From Organic Consumers Association – “Irradiated fruits and vegetables benefit the packer and grocer, not the farmer or consumer. The consumer receives an inferior product that appears fresh, but has depleted vitamins and enzymes.
The FDA has proposed a new rule under the 2010 Food Safety Modernization Act (FSMA), one aimed at preventing foodborne illnesses. One of the ways for producers of fruits and vegetables to avoid having to comply with the new rule would be to irradiate their products.
The FDA would have us believe that irradiation is perfectly safe. Yet research has revealed a wide range of problems in animals that ate irradiated food, including premature death, a rare form of cancer, reproductive dysfunction, chromosomal abnormalities, liver damage, low weight gain and vitamin deficiencies.”
I am doubtful that the Monsanto managers over at the FDA will much care but if you’d like to let ’em know how you feel anyways, you can do so by clicking the link below.
Take action today! Tell the FDA: Don’t irradiate my veggies!
- In legalizing food irradiation, the U.S. Food and Drug Administration (FDA) did not determine a level of radiation to which food can be exposed and still be safe for human consumption, which federal law requires.
- In legalizing food irradiation, the FDA relied on laboratory research that did not meet modern scientific protocols, which federal law requires.
- Research dating to the 1950s has revealed a wide range of problems in animals that ate irradiated food, including premature death, a rare form of cancer, reproductive dysfunction, chromosomal abnormalities, liver damage, low weight gain and vitamin deficiencies.
- Irradiation masks and encourages filthy conditions in slaughterhouses and food processing plants. Irradiation can kill most bacteria in food, but it does nothing to remove the feces, urine, pus and vomit that often contaminate beef, pork, chicken and other meat. Irradiation will not kill the pathogen that causes mad cow disease.
- Irradiation destroys vitamins, essential fatty acids and other nutrients in food — sometimes significantly. The process destroys 80 percent of vitamin A in eggs, but the FDA nonetheless legalized irradiation of these products.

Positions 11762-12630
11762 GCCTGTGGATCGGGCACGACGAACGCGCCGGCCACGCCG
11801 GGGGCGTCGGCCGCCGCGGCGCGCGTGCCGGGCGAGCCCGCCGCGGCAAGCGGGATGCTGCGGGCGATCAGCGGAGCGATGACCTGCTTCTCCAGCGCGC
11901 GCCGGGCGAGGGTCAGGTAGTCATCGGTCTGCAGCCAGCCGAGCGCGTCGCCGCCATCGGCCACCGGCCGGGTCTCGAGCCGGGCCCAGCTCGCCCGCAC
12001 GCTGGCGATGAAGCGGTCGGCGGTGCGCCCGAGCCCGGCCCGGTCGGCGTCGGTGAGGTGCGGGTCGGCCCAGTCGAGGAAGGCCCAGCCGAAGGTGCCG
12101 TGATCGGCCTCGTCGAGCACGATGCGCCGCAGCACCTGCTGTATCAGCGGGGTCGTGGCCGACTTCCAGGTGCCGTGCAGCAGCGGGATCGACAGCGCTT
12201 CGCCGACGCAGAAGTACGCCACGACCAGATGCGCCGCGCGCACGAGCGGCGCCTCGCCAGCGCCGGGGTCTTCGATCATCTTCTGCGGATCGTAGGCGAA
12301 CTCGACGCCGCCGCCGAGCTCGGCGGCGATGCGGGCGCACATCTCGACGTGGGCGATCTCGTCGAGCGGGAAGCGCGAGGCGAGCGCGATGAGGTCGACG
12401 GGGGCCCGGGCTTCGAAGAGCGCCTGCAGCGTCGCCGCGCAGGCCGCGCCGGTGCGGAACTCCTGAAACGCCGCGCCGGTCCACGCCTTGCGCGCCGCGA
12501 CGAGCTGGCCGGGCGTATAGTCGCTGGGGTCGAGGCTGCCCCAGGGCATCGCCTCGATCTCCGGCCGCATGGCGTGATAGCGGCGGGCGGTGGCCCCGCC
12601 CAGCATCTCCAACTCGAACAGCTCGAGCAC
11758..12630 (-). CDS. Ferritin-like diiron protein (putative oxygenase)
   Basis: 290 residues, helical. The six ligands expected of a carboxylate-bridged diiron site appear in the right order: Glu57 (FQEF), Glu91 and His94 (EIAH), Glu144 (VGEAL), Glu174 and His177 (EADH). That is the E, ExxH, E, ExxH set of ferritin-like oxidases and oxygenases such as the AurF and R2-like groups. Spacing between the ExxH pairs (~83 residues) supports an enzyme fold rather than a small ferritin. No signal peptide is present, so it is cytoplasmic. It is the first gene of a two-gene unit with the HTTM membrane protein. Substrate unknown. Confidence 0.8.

- Irradiation can change the flavor, odor and texture of food — sometimes disgustingly so. Pork can turn red; beef can smell like a wet dog; fruit and vegetables can become mushy; and eggs can lose their color, become runny and ruin recipes.
- Irradiation disrupts the chemical composition of everything in its path — not just harmful bacteria, which the food industry often asserts. Scores of new chemicals called “radiolytic products” are formed by irradiation — chemicals that do not naturally occur in food and that the FDA has never studied for safety.
- The World Health Organization did not follow its own recommendation to study the toxicity of “radiolytic products” formed in high-dose irradiated food before proposing in November 2000 that the international irradiation dose limit — equal to 330 million chest x-rays — be removed.
- Soon, some irradiation plants may use cesium-137, a highly radioactive waste material left over from the production of nuclear weapons. This material is dangerous and unstable. In 1988, a cesium-137 leak near Atlanta led to a $30 million, taxpayer-funded cleanup.
Because it increases the shelf life of food and is used in large, centralized facilities, irradiation encourages globalization and consolidation of the food production, distribution and retailing industries. These trends have already forced multitudes of family farmers and ranchers out of business, reduced the diversity of products in the marketplace, disrupted local economies in developing nations, and put American farmers and ranchers at a great economic disadvantage.